Re: RARA-AVIS: More Thoughts on Noir?

From: Jeff Vorzimmer (
Date: 21 May 2007

I've just started a book entitled Staying Up Much Too Late: Edward Hopper's Nighthawks and the Dark Side of the American Psyche, which purports to be about how the painting Nighthawks is emblematic of the post-war sense of alienation in the U.S. that manifested itself in film noir, hardboiled crime fiction and the photos of Weegee. The author's point is that, though the U.S. returned to a certain normalacy after the war, there was a dark underbelly of despair and alienation that is still with us toward.

Not an earth-shattering premise by any means, but he does make some interesting points. He points out that the U.S. lost it's optimism and dreams. The optism of "manifest destiny" and the idea of building a utopia on a new continent had been completely obliterated by the end of the depression and the second world war.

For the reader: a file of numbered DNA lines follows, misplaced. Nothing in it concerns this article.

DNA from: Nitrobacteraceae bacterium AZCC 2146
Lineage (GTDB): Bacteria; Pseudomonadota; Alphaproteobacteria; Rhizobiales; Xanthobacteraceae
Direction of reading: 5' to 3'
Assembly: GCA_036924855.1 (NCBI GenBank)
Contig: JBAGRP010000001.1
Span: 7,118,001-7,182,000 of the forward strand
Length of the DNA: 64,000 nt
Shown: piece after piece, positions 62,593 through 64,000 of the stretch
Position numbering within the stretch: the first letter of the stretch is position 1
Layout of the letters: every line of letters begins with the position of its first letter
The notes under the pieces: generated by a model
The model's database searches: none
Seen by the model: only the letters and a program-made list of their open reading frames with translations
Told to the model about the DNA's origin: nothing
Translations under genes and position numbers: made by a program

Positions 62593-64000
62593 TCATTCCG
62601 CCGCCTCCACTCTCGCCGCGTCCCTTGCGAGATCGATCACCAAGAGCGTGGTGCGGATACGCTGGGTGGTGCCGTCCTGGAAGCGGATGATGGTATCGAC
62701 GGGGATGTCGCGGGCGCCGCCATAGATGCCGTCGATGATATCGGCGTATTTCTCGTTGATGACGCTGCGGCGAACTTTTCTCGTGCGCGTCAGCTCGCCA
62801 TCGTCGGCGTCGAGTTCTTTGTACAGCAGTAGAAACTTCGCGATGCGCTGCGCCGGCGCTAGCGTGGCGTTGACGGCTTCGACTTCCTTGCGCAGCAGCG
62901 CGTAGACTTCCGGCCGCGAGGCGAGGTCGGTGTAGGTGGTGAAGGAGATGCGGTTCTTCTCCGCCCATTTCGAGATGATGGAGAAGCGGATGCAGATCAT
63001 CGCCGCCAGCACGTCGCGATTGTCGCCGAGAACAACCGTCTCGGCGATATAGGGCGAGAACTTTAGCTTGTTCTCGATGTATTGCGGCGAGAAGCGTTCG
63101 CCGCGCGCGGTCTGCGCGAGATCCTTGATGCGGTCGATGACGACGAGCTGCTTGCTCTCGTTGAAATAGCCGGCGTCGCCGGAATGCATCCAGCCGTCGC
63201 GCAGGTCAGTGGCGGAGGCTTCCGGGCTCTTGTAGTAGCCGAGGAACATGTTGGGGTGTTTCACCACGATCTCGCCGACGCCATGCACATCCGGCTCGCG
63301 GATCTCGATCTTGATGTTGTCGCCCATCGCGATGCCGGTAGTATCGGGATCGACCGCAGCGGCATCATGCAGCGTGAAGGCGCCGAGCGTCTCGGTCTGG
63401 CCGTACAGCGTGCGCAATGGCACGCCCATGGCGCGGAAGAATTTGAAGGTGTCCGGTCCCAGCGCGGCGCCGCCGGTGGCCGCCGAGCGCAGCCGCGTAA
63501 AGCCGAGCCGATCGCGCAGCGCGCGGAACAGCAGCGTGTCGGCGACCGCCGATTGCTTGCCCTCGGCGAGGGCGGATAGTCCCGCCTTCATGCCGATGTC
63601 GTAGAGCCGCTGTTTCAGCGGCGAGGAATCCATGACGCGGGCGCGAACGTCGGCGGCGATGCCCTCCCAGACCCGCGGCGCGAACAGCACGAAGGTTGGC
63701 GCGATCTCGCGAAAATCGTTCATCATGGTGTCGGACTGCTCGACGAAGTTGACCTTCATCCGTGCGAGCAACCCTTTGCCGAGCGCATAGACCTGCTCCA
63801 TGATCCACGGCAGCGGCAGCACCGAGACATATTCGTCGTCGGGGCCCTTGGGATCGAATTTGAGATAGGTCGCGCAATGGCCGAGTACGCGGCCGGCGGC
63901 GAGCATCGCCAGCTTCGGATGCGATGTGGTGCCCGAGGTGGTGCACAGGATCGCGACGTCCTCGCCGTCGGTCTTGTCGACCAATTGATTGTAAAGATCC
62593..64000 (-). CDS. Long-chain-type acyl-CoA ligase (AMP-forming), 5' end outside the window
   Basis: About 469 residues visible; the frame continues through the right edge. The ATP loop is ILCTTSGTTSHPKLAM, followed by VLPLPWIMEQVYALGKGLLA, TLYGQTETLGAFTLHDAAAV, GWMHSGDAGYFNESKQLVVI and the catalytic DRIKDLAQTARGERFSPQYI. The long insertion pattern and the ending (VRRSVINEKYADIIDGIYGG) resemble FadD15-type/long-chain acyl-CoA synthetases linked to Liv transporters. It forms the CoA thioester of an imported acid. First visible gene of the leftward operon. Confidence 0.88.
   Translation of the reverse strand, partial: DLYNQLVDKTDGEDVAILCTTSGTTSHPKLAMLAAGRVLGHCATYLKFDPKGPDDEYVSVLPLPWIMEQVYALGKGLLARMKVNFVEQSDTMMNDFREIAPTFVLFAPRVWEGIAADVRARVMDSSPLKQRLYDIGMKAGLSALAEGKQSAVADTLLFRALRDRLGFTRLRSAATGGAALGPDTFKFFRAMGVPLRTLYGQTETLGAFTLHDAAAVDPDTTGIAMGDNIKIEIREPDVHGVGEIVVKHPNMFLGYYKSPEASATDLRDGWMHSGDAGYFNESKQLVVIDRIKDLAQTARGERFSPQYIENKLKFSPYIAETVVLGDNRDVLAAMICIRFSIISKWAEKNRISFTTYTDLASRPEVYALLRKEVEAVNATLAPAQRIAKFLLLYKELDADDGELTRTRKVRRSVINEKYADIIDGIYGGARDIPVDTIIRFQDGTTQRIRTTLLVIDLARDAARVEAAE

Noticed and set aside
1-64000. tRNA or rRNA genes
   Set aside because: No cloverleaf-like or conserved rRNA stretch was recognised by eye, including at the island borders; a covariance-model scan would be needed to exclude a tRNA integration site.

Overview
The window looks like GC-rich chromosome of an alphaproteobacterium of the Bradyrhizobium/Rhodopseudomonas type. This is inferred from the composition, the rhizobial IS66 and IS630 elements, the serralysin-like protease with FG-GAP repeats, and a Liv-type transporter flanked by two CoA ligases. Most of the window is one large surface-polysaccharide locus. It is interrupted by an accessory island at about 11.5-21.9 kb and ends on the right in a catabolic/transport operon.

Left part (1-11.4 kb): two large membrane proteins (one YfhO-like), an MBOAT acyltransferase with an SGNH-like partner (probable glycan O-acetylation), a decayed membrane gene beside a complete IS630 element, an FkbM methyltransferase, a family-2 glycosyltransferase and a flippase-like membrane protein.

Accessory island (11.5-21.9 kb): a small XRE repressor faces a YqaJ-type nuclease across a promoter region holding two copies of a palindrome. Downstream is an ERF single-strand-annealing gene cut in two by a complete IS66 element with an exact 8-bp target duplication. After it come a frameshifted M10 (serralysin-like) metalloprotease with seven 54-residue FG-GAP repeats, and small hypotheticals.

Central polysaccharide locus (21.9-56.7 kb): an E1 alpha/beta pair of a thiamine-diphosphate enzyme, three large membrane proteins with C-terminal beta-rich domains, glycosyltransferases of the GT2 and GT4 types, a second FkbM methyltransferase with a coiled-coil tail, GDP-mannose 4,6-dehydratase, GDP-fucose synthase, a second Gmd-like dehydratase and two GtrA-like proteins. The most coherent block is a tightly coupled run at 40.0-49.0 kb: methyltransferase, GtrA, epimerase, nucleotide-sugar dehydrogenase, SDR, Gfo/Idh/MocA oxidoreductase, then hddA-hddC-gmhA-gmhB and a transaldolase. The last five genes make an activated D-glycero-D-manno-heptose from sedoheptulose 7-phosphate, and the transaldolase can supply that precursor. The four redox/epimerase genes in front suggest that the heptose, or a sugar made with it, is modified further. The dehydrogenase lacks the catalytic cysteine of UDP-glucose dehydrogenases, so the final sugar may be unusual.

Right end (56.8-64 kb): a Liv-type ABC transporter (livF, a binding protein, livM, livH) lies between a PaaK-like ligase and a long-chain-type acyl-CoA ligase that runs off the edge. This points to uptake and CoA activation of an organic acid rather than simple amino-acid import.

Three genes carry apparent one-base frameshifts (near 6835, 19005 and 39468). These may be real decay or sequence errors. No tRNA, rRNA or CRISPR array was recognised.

A quote:

There's the small town of Jim Thompson's pulp novel, The Killer Inside Me, where deputy sheriff Lou Ford spouts a string of clich餠platitudes--"If we didn't have rain, we wouldn't have rainbows."--but gets his kicks from torture and killing, by, say, extinguishing a cigar in a beggar's palm.


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